Are you interested in hunting, but not sure where to start? In the next few blog posts, we’ll outline some steps to get started and simplify the process. Because it’s such a good starting point, we’re going to explain the requirements of a squirrel hunt that you can do before the end of the season. Squirrels are a manageable size, they have excellent meat and you only need a basic hunting license to hunt them. In later posts, we’ll explain what firearm to use, how to choose where you hunt, how to clean a squirrel, and give you a recipe you can use with your harvested squirrel meat.
Squirrels are small game, and small game season is open until February 29, 2016. Deer season is over, and turkey season doesn’t start until late March, but there’s still time to get out in the field and hunt squirrel!
If you don’t get a chance to go small game hunting before the season is up, that’s okay. We’ll also have posts about what you can do between hunting seasons to hone important skills, as well as information about hunting turkey.
If you haven’t already, familiarize yourself with the Hunting Regulations. We have a guide, including a quick glossary, to help. https://georgiawildlife.wordpress.com/2016/02/12/how-to-read-the-hunting-regulations/
Ask yourself why you want to hunt. Do you want to feel a greater part of the nature that surrounds us? Do you want to provide high-quality food for yourself or your family and feel the joy that comes from living off the land? Do you want to take part in a sport that brings millions of people together all over the country? There are many reasons to start hunting. Take a minute to figure out what you want to get out of the experience.
Learn about your target game animal’s biology. It will help you when you’re in the field.
Gray squirrel are common. They are usually found in hardwood or mixed hardwood and pine forests. They are not usually found in dense pine forests. Stands of hardwoods make for good squirrel habitat in part because many of these trees are good mast producers. Mast refers to the nuts produced by woody plants and consumed by wildlife. An oak tree, for example, is a mast producer because it drops acorns.
Like many game animals, their major activity time is in the morning and the late afternoon. Though they will be out and about during the day, too, they will not be as active and prevalent.
Look for big leafy squirrel nests in trees. These are a good indicator that squirrels are in the area. Note that it is illegal to shoot into a nest.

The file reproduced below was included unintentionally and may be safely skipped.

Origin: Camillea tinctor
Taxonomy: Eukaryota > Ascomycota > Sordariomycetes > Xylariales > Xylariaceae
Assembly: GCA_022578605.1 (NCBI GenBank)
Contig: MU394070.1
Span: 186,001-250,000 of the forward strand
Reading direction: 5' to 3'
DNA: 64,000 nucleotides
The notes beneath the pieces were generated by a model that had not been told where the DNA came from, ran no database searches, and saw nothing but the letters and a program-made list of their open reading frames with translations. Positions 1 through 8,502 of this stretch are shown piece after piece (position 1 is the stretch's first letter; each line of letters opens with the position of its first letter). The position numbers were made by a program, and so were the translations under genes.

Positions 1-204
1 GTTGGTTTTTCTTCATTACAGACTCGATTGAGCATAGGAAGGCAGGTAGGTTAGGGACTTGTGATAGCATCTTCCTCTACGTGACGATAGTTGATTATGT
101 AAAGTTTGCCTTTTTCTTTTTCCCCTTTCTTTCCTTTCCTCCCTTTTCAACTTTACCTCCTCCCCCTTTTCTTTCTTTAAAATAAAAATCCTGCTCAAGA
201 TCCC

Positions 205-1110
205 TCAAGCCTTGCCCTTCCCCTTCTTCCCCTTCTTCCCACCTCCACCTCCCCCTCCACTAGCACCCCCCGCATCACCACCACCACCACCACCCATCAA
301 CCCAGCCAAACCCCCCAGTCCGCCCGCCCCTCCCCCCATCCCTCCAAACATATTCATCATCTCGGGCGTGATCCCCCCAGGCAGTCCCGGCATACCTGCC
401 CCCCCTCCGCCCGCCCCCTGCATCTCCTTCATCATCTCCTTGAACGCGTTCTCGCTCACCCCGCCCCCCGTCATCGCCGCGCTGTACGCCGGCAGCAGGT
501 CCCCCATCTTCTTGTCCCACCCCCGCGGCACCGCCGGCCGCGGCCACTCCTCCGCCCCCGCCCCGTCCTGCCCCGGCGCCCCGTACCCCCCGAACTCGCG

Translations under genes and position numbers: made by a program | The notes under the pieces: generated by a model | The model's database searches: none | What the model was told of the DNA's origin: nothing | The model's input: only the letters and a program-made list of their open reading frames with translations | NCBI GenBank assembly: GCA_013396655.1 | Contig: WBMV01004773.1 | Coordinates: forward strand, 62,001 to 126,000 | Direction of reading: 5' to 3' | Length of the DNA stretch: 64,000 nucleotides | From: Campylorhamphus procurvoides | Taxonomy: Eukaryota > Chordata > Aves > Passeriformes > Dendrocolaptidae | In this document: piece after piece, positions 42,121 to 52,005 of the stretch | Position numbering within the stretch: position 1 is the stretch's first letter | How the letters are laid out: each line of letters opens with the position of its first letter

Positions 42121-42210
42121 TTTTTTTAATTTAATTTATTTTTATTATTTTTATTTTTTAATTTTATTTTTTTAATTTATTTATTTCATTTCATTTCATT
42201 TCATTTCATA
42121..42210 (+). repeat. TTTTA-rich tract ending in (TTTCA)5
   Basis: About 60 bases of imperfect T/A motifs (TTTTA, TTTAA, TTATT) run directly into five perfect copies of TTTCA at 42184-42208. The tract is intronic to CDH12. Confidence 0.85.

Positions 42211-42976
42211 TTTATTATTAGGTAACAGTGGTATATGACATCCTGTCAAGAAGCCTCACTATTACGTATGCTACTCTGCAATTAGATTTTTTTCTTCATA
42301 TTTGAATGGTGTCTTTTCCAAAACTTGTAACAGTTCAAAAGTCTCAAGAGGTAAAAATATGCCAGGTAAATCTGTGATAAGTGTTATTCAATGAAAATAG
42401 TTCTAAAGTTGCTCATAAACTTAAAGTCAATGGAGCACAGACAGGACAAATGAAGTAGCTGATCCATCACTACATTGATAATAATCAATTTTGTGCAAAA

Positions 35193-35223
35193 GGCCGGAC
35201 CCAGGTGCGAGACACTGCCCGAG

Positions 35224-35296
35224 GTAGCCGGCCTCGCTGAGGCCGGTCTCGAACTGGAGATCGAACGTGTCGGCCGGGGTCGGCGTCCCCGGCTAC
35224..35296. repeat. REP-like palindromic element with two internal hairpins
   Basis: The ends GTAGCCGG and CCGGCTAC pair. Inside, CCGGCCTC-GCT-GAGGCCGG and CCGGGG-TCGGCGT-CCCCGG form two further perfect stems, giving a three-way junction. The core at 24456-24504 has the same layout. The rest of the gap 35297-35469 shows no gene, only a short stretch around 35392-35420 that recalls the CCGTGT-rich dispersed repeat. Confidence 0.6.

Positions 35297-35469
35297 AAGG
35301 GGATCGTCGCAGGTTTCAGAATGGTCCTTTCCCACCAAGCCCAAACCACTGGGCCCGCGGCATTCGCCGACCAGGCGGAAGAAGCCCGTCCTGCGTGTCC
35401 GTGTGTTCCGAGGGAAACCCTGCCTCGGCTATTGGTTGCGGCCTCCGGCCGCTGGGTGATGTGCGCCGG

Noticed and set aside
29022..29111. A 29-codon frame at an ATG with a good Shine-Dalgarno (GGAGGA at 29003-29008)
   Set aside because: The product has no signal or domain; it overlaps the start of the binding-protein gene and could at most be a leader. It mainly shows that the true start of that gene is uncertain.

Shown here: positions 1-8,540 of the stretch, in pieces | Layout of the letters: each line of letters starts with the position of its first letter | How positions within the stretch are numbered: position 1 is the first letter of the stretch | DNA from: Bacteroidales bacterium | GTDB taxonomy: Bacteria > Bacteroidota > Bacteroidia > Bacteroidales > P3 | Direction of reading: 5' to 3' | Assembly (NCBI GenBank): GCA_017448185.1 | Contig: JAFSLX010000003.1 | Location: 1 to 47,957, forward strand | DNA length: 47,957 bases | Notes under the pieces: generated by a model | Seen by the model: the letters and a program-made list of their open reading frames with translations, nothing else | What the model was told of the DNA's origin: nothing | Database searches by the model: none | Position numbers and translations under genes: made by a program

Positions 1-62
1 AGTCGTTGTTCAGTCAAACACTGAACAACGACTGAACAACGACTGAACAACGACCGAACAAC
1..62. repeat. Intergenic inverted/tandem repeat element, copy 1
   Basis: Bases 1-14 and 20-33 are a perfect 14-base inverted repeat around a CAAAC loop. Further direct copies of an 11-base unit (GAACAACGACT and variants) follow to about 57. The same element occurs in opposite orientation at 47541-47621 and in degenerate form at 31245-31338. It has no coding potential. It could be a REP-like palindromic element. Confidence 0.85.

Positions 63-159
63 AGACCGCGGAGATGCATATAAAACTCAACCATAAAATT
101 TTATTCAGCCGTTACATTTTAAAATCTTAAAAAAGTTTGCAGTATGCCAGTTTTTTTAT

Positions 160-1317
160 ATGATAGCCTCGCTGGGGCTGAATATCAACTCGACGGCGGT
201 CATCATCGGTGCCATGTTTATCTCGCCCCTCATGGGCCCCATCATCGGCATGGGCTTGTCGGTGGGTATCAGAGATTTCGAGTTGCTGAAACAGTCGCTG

Most people get involved in the sport of hunting through family and friends who guide them through the process.
If you’re going to hunt small game before the end of the season, the guidance of a hunting mentor will be invaluable. If you can, reach out to an experienced hunter and see if they can mentor you. Depending on the hunter, they may also be able to let you use some of their equipment. Don’t be afraid to reach out. Hunters are generally passionate about hunting, and many would love the opportunity to share this experience with someone else.
You may also consider joining a hunting club. Joining a non-governmental organization (NGO) that relates to game (such as the National Wild Turkey Federation) is another way to get involved in the hunting community.
At WRD, we have Hunter Education Field Days that help supplement the teaching provided by Hunter Education courses, and Hunt and Learn programs that provide hands-on learning for young novice hunters (ages 10-17).
If you’re ready to learn how to hunt, you will need to commit time to it. You’ll need to, hopefully, find an experienced hunter who can help you through the process and start searching in your area for ways to get involved in the hunting community. You’ll need to set aside the time, energy and money over the next couple of weeks to take Hunter Education (can be done online), get a hunting license (can be done online/by phone), get equipment, practice, and learn the land you can hunt on.
We’ll guide you through these steps, starting tomorrow with the license and materials you will need to get started.
Other Posts in the Series
Post 2 — What You Will Need
Post 3 — Considering Land
Post 4 — What to Do with Your Harvest